Tap to Read ➤

Facts about the Horn Shark

Shah Newaz Alam
Horn sharks are shy creatures that form a singular niche of the ocean life. Unlike their sleeker counterparts, they seem to prefer dwelling in the depths of the ocean, which is―perhaps―why we don't know much about this species as yet, except for a few generic facts.
Horn shark (Heterodontus francisci) is a species of bullhead sharks, which is native to the Pacific Ocean. Their short, blunt head, with high ridges above the eyes, is the main reason why they are known as horn sharks.
They are nocturnal sea creatures, which forage at night and display a comatose behavior during the day. Their genus was described by Blainville in 1816, while the species was described by Girar in 1855.


These sharks are brown in color with black spots all over their body. Adults can reach up to a length of 4 feet and weigh up to 10 kg. Adolescents have been recorded to reach up to a length ranging between 1 to 1.6 feet.
Their spines are located in their first and second dorsal fins. That they have five gills, is yet another characteristic feature of this species. More than one type of tooth is present in their dentition; small teeth in the front and crushing molars behind them.
This is the primary reason for its genus name; Heterodontus, which is derived from the two Latin words, heteros meaning different and odont meaning teeth.

Geographical Distribution

With whatever records that are available, the geographical range of these sharks can be traced to the waters stretching from California to the Gulf of California, Mexico, along the west coast of North America. Some eminent sea researchers have also suggested the probability of their presence in the seas of Ecuador and Peru.


Horn Sharks don't travel much. The maximum distance that has ever been recorded for a horn shark to have traveled out from its habitat is 10 miles. These sharks inhabit the warm, subtropical waters of the Eastern Pacific.

Your browser doesn't support HTML5 video.

They prefer water with temperature above 68°F (20°C). In contrast to other small sharks, they prefer to stay in the depths of oceans and thus, also fall in the category of 'benthic' sharks.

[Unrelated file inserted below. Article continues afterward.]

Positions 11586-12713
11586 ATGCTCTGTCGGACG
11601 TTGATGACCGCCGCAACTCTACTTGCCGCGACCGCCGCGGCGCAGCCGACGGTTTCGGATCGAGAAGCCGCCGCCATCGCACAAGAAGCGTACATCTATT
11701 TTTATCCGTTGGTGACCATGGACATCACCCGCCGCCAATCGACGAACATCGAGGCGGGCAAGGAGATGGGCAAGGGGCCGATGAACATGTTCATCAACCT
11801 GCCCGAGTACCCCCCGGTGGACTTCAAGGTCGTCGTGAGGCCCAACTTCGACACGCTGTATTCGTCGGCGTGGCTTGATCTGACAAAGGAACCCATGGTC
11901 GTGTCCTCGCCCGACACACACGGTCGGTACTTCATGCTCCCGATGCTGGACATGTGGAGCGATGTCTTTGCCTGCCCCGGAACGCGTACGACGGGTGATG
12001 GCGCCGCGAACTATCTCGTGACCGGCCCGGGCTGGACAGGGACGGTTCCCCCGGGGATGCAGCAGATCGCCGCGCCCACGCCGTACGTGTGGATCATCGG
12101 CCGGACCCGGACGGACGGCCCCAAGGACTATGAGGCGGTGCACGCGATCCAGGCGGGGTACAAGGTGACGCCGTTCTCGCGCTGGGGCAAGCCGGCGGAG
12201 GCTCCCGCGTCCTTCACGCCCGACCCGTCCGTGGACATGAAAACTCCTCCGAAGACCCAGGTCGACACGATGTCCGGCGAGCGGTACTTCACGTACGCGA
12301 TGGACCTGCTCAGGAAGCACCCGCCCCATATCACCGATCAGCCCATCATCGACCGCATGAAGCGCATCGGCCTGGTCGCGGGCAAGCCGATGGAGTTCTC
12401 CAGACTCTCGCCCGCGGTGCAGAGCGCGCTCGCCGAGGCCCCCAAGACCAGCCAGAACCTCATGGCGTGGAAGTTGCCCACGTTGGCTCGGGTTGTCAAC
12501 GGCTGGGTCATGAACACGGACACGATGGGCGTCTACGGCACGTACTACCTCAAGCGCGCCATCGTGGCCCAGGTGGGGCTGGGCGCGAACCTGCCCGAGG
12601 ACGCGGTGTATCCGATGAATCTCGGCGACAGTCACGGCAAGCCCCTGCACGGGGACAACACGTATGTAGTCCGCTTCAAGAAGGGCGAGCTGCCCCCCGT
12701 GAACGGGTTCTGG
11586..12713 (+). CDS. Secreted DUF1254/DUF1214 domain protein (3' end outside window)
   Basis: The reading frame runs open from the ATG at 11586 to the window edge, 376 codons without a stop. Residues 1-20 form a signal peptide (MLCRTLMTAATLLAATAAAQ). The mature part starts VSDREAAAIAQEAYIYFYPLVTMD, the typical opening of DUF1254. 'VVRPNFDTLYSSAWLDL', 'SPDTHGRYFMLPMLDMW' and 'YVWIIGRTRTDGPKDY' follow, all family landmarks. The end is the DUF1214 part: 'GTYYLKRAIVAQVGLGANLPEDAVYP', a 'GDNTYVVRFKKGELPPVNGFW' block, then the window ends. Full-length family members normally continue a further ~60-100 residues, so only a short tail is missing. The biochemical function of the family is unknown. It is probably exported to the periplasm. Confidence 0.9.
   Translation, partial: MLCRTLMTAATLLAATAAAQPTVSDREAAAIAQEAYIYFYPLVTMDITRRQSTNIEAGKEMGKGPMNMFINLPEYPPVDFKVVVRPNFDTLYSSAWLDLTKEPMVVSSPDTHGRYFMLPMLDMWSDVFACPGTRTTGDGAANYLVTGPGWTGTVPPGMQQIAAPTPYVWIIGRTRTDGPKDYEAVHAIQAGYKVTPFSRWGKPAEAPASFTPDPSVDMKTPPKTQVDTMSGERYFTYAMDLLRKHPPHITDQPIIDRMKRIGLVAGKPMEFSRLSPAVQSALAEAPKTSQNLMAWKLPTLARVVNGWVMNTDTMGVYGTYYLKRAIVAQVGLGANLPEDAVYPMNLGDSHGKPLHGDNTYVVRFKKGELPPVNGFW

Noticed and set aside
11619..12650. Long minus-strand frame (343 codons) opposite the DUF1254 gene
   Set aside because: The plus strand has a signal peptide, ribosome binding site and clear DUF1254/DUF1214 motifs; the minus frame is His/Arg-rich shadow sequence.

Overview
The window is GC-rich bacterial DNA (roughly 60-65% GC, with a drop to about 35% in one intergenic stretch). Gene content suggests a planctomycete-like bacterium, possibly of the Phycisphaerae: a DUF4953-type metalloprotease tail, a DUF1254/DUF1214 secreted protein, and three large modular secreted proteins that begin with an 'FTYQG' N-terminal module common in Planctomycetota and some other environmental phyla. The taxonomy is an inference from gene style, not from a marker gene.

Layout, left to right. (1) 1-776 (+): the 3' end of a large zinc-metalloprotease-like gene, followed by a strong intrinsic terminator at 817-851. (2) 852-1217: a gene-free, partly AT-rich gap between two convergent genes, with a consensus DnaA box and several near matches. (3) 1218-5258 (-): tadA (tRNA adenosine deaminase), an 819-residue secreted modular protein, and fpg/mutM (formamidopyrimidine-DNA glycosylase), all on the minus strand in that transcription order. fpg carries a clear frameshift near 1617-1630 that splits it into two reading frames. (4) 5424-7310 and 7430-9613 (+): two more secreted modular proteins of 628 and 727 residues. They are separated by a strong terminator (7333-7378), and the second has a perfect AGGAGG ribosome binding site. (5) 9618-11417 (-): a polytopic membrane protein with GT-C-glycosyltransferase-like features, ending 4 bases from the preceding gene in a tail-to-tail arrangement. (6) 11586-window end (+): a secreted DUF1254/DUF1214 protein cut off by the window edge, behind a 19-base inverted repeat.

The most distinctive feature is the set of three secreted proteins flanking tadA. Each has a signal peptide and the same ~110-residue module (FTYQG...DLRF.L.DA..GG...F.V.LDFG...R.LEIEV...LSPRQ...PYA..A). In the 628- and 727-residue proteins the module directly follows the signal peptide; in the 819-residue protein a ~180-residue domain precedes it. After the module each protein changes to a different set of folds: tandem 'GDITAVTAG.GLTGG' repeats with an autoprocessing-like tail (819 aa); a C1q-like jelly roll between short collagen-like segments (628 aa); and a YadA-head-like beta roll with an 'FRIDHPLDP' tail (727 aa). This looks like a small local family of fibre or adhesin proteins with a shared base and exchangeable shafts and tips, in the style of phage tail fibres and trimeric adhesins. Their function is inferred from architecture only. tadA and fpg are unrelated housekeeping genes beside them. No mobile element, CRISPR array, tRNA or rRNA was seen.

Horn sharks are carnivorous sea creatures. They mainly feed on sea urchins, which is why they have stained purple teeth. They also feed on other benthic invertebrates, mollusks, crustaceans, and sea creatures, like gastropods, crabs, shrimp, squids, polychaetes, small clams, sea anemones, and starfishes.


Horn sharks are oviparous in nature. The females of this species have a very distinctive way of laying their eggs in spiral egg cases, which they wedge into crevices. They mate during the months of December and January and the females start releasing their eggs just a few weeks after mating.
The breeding season is generally between the months of February and April, during which the females lay two eggs every 11 to 14 days. Generally 24 eggs are released by a single female in a season. The eggs generally hatch in 7 to 9 months.

Relationship with Humans

Divers often report of coming across horn sharks during night diving. However, seldom do they react to the presence of these divers.
They stay inert and do not pose a threat; that's until they are harassed. However, it is always advisable for divers to stay cautious, especially around their dorsal spines. Till date there has just been one recorded incident of a horn shark attack on humans.
Horn sharks are presently listed as "Data Deficient" by the International Union for Conservation of Nature (IUCN). The main problem lies in identifying this species from other varieties with similar features.
Though they are not among those species that are hunted primarily for food, they often get caught as by-catch in fishing expeditions. They are only known to inhabit a small area of the ocean world and hence, we know very little about them.
It may not be easy to identify them because of the insufficient information available to classify them properly. The need of the hour is to initiate an in-depth study to safeguard them from extinction.